More than twice as many conservatives as liberals in America
In an earlier post, we discussed an analysis of Gallup’s massive survey on party ID by National Review’s Michael Franc, analysis that suggests that pollsters are getting the numbers wrong. Simply put, voters are moving back into the GOP column in sizable numbers, and pollsters are not taking that into account (and thus getting their topline results wrong).
Here’s a hurdle that President Obama may have a tough time clearing in November: The country is more conservative now than it was in 2008 when he was elected, and more so than in 2006 when Democrats won both houses of Congress.
In a survey released last week, Gallup found that on economic issues, 46% of Americans identify as conservative and only 20% as liberal. Those same numbers were 38% and 28% back in 2008. On social issues the gap is narrower, but more Americans identify themselves as socially conservative (38%) than as moderate (31%) or liberal (28%). In 2008, 35% called themselves socially liberal and 35% called themselves moderate.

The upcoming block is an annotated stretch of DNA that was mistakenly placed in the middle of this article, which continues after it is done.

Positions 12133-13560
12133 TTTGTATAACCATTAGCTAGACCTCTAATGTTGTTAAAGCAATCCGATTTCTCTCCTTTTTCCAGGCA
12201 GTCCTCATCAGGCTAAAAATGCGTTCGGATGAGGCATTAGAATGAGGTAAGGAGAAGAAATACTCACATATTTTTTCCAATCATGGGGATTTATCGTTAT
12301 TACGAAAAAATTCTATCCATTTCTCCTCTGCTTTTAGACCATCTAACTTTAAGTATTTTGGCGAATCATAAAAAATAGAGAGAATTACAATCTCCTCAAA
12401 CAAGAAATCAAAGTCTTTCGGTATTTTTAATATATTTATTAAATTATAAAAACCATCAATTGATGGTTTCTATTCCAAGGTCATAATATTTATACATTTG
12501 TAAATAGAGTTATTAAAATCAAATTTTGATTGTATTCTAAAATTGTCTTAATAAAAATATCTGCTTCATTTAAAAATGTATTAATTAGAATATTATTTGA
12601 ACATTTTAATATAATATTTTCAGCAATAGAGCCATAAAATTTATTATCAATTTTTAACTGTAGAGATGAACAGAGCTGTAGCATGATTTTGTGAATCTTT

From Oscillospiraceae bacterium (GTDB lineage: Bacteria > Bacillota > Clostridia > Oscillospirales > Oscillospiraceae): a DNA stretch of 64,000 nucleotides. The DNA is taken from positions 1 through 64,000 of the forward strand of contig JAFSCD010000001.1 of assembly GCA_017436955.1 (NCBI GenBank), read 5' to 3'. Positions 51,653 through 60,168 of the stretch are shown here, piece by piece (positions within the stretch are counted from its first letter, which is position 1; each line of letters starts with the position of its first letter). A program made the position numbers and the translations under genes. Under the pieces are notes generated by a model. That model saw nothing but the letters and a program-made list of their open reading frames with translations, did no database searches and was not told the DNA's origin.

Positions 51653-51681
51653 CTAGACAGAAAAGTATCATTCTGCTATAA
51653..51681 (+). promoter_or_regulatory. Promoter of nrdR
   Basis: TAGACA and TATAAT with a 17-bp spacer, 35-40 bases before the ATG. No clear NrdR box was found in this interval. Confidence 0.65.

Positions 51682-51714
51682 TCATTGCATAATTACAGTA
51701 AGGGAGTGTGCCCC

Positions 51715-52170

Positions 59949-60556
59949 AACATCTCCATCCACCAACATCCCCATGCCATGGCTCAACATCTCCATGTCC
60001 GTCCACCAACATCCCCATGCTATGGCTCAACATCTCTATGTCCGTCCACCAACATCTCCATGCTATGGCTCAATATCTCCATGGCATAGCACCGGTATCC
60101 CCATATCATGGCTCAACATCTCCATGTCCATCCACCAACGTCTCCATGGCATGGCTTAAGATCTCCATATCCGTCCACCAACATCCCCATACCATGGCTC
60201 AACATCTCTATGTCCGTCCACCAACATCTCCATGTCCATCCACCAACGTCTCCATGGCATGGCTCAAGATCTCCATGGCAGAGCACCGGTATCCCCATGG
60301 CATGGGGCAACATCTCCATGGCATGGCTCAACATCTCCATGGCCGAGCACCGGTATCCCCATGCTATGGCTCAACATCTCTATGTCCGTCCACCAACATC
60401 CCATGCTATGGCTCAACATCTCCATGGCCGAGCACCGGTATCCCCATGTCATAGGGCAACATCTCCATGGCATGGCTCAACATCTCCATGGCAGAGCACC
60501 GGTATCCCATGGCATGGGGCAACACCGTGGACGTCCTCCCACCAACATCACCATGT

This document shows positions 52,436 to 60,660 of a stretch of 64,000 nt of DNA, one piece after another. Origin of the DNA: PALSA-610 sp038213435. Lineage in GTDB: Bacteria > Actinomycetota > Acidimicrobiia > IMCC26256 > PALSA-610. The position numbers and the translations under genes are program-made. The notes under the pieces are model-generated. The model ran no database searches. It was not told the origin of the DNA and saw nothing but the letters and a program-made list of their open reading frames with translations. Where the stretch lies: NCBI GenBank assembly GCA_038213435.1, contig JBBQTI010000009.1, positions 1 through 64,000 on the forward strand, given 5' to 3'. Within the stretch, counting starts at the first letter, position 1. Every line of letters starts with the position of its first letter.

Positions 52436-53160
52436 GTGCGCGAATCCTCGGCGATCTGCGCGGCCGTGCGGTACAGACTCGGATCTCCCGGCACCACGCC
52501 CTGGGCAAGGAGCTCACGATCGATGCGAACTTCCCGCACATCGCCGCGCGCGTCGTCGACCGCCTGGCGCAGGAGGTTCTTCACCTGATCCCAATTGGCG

Now, 100% of self-identified conservatives will not register as or vote for Republicans. But most will. The ideological identification trend is generally in sync with the party identification trend.
These things, of course, are always fluid:
Self-described conservatives have dipped since the big landslide protest midterm elections in 2010. Then 51% called themselves economic conservatives and only 15% called themselves liberals …
51% and 46% are both very large numbers, both sufficiently large that pollsters and Democratic campaign operatives alike should really stop and take notice. And perhaps politicians might do better if they, oh gosh, how to put this . . . governed more conservatively.